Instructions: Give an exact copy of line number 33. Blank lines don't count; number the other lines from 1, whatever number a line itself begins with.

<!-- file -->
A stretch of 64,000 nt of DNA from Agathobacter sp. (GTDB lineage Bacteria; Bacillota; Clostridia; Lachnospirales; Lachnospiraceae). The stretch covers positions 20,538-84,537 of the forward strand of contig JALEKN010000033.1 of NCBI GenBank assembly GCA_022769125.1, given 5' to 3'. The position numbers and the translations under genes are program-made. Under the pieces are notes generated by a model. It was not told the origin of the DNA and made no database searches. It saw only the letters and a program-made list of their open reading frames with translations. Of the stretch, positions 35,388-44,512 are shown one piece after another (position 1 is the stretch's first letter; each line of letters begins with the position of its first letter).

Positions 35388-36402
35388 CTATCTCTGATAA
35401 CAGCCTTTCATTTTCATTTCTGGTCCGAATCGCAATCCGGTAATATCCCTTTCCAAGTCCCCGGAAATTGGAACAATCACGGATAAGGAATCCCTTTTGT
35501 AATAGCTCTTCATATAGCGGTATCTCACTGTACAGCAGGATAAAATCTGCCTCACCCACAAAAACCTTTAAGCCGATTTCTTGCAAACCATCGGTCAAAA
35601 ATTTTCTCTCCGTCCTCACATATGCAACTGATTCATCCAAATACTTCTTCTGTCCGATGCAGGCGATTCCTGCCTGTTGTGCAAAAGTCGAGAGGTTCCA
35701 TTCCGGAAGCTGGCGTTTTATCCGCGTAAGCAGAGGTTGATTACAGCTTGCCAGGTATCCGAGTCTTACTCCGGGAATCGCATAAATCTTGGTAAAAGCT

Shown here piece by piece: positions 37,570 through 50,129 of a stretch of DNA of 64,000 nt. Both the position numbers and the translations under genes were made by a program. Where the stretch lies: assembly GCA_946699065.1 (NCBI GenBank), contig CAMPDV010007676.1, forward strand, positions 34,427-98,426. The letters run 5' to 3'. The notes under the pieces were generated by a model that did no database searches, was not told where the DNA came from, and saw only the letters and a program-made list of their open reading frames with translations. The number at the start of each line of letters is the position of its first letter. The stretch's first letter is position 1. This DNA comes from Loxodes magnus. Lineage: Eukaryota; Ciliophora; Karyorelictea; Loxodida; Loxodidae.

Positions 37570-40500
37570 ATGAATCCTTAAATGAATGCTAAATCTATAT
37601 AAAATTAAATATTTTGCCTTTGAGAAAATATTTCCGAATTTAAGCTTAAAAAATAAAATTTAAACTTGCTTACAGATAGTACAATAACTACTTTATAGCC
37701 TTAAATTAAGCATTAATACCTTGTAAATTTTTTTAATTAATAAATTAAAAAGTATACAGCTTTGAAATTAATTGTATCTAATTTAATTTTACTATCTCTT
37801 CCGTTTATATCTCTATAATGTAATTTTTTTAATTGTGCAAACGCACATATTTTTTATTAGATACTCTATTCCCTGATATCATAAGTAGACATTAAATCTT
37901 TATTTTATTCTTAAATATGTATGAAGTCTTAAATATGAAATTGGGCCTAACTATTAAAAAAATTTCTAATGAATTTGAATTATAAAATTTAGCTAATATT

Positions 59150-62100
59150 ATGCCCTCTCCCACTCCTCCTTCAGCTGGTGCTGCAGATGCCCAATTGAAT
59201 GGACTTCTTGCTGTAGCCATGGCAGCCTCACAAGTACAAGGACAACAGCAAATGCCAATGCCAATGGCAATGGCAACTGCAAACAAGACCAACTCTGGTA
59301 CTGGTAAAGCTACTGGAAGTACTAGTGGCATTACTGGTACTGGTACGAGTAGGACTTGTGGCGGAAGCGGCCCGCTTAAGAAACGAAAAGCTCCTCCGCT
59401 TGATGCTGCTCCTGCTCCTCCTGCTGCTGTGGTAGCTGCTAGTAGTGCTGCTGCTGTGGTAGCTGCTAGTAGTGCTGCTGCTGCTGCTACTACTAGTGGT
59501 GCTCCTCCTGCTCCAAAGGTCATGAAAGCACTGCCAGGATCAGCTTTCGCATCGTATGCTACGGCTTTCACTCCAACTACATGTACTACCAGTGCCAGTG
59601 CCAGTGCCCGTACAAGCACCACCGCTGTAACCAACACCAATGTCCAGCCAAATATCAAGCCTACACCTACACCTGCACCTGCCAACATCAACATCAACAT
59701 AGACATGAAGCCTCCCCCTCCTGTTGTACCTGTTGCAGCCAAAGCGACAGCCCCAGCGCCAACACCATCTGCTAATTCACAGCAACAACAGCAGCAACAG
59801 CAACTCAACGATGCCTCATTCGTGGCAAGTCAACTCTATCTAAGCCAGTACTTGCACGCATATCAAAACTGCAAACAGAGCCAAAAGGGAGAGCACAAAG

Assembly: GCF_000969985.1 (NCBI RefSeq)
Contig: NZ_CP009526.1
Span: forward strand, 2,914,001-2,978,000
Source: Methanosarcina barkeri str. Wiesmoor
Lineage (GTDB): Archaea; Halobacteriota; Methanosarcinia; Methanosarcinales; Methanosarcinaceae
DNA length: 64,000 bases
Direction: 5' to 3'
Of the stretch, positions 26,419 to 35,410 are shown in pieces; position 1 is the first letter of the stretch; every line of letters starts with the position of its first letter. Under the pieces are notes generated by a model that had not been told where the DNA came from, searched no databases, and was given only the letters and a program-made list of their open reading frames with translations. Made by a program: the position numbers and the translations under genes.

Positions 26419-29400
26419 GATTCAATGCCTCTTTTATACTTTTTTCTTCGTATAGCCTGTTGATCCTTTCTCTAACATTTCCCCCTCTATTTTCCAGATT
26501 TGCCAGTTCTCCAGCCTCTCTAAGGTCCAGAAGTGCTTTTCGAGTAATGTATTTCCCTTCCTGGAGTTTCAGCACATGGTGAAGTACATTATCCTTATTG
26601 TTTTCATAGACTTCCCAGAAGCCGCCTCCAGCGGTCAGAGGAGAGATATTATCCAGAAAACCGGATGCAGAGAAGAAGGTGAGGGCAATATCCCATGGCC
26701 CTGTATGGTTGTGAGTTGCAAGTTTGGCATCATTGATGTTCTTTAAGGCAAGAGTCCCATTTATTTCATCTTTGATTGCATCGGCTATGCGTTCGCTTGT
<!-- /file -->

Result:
26419 GATTCAATGCCTCTTTTATACTTTTTTCTTCGTATAGCCTGTTGATCCTTTCTCTAACATTTCCCCCTCTATTTTCCAGATT